Table 1. Demographic and practice characteristics of participants

Five main themes emerged from analysis of their views about the practice of men's health in Malaysia. The concept of 'men's health' was new to many primary care doctors. There was much debate on the scope of men's health and doctors had opposing views about men's health.

Fragmented views of men's health and men's health services are inadequately delivered

Men's health was often cited as a new term and concept. PCDs referred to the definition of health by the World Health Organization (WHO), which described health as complete physical, psychological, spiritual and social wellbeing [37]. Therefore, men's health would be the health issues of men in relation to those areas.

"You should follow the definition of WHO"

-41 year-old female public doctor

"...looking at the chapter itself, men's health is a new chapter to me"

-51 year-old male private doctor

PCDs described the provision of many services such as cardiovascular risk screening and treatment of chronic disease to male patients, but these services were done without awareness that it could be part of a men's health service. They were perceived as services rendered to any patient without being gender-specific.

"[U]ntil lately, our questions were just, you know...opportunistic screening and all that. We are not thinking about men's health"

-62 year-old male private doctor

This showed that there was no systematic approach to men's health care, particularly for preventive health activities such as smoking cessation, counseling, health screening and sexual health. Men's health was seen as a piece in an incomplete jigsaw puzzle. While not entirely foreign, it remained a challenge to primary care doctors to see it as a distinct entity. They knew something needed to be done but were not exactly sure what should be included.

"Most of the things [health care services provided], they know but they don't do it as part of men's health. They know is a part of medical consultation. There should be bits and pieces there inside a patient; you have all the pieces of jigsaw puzzles of men's health. The other problem is there are a lot of missing pieces around"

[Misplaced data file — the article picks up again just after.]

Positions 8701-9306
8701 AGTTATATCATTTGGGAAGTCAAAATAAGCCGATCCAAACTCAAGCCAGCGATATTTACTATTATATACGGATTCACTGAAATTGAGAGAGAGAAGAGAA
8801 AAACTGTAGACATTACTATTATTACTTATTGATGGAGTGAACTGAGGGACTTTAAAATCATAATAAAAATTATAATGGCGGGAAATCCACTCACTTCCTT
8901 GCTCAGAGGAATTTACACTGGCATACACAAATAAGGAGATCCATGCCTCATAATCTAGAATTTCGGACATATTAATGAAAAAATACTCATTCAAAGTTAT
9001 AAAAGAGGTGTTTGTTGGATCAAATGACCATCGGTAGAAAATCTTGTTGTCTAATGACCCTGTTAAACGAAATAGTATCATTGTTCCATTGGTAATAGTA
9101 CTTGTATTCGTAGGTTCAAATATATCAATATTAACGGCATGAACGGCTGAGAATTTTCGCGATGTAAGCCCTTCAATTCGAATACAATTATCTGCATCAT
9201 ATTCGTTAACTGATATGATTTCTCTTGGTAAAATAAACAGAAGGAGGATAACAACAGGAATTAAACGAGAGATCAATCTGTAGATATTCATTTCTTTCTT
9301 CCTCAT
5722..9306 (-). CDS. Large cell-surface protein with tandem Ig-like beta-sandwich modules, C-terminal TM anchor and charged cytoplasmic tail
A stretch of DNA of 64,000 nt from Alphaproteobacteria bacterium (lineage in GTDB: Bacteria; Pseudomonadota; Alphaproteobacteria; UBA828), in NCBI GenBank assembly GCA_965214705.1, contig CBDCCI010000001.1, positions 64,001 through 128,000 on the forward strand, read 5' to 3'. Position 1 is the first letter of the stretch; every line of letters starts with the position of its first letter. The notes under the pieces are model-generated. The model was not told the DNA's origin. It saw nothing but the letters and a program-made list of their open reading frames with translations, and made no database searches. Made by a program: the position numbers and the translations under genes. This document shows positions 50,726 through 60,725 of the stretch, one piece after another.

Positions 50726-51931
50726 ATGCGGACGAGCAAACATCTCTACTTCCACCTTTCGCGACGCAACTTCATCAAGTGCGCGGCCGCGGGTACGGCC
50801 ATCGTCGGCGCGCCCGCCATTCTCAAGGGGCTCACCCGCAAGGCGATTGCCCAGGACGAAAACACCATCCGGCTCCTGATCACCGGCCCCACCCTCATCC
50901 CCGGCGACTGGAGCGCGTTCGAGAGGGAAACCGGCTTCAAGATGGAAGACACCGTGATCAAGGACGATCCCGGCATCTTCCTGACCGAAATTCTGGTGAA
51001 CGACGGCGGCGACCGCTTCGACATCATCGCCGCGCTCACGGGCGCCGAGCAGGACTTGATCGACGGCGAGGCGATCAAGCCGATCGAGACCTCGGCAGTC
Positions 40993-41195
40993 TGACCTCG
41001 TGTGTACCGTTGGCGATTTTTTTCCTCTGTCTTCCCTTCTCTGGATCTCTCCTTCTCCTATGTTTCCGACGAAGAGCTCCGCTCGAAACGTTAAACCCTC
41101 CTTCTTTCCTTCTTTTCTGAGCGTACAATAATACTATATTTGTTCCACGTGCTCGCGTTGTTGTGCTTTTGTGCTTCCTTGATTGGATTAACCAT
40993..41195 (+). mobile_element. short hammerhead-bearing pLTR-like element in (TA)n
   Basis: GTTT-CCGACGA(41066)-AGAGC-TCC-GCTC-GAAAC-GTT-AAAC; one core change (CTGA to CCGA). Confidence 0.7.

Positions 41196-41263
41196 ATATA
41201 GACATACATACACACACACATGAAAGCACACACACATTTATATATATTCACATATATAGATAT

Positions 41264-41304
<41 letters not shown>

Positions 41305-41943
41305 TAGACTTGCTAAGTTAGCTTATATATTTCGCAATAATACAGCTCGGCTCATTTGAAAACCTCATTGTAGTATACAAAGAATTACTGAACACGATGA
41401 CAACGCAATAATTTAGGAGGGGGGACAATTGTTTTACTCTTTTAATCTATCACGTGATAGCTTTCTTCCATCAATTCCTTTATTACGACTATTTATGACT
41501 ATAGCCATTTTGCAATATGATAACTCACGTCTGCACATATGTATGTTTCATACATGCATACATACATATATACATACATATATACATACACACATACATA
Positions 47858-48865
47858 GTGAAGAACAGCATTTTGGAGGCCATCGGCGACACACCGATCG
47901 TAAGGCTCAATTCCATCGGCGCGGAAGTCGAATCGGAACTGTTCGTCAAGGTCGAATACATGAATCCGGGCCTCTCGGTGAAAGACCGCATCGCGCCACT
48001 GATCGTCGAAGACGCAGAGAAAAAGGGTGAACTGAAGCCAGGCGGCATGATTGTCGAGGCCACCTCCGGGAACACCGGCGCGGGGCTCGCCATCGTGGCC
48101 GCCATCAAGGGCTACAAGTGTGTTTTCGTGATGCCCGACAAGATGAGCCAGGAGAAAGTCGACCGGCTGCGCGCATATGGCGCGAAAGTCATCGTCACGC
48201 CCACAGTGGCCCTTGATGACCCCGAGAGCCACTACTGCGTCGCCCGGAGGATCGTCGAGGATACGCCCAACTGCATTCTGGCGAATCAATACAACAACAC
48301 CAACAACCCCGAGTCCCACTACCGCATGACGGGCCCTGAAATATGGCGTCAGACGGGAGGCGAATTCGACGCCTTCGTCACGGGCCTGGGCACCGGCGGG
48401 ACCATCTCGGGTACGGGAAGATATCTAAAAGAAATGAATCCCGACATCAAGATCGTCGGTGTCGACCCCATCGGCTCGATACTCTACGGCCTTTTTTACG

-62 year-old male private doctor

Many doctors also expressed concern about their skills in approaching men. They were competent in dealing with general issues, but were less confident about what to cover in men's health issues, more so if it was a sensitive area such as sexual health. They wished for better training in skills and knowledge.

"The minute they talk about...oh no!..they can't perform[sexually], you'll end up with a problem here in consultation room"

-58 year-old female private doctor

Debating the scope of men's health: Holistic versus male-specific men's health

At one end of the spectrum of opinion, the PCDs thought that there should be a holistic approach to men's health. At the other end, some PCDs advocates seeing men's health as only related to male-specific disorders. Those taking a holistic perspective would include all aspects of health as defined by WHO. These would also include healthy relationships with family members and men's working environments. They also emphasized the need to look into men's quality of life. They noted that physical health, mental health and social health were interrelated while acknowledging the need to explore men's sexual health, because in the local society sexual health carries an image of manliness and masculinity. A man's image in the society could be jeopardized if he was known to have sexual dysfunction [38]. Therefore, sexual health has to be addressed alongside the other aspects of men's health, such as their psychological wellbeing and underlying medical problems.

"The patient might have diabetes, hypertension, and also the problem of erectile dysfunction which may affect his relationship, his social life and so on. It's all interrelated"

-38 year-old female public doctor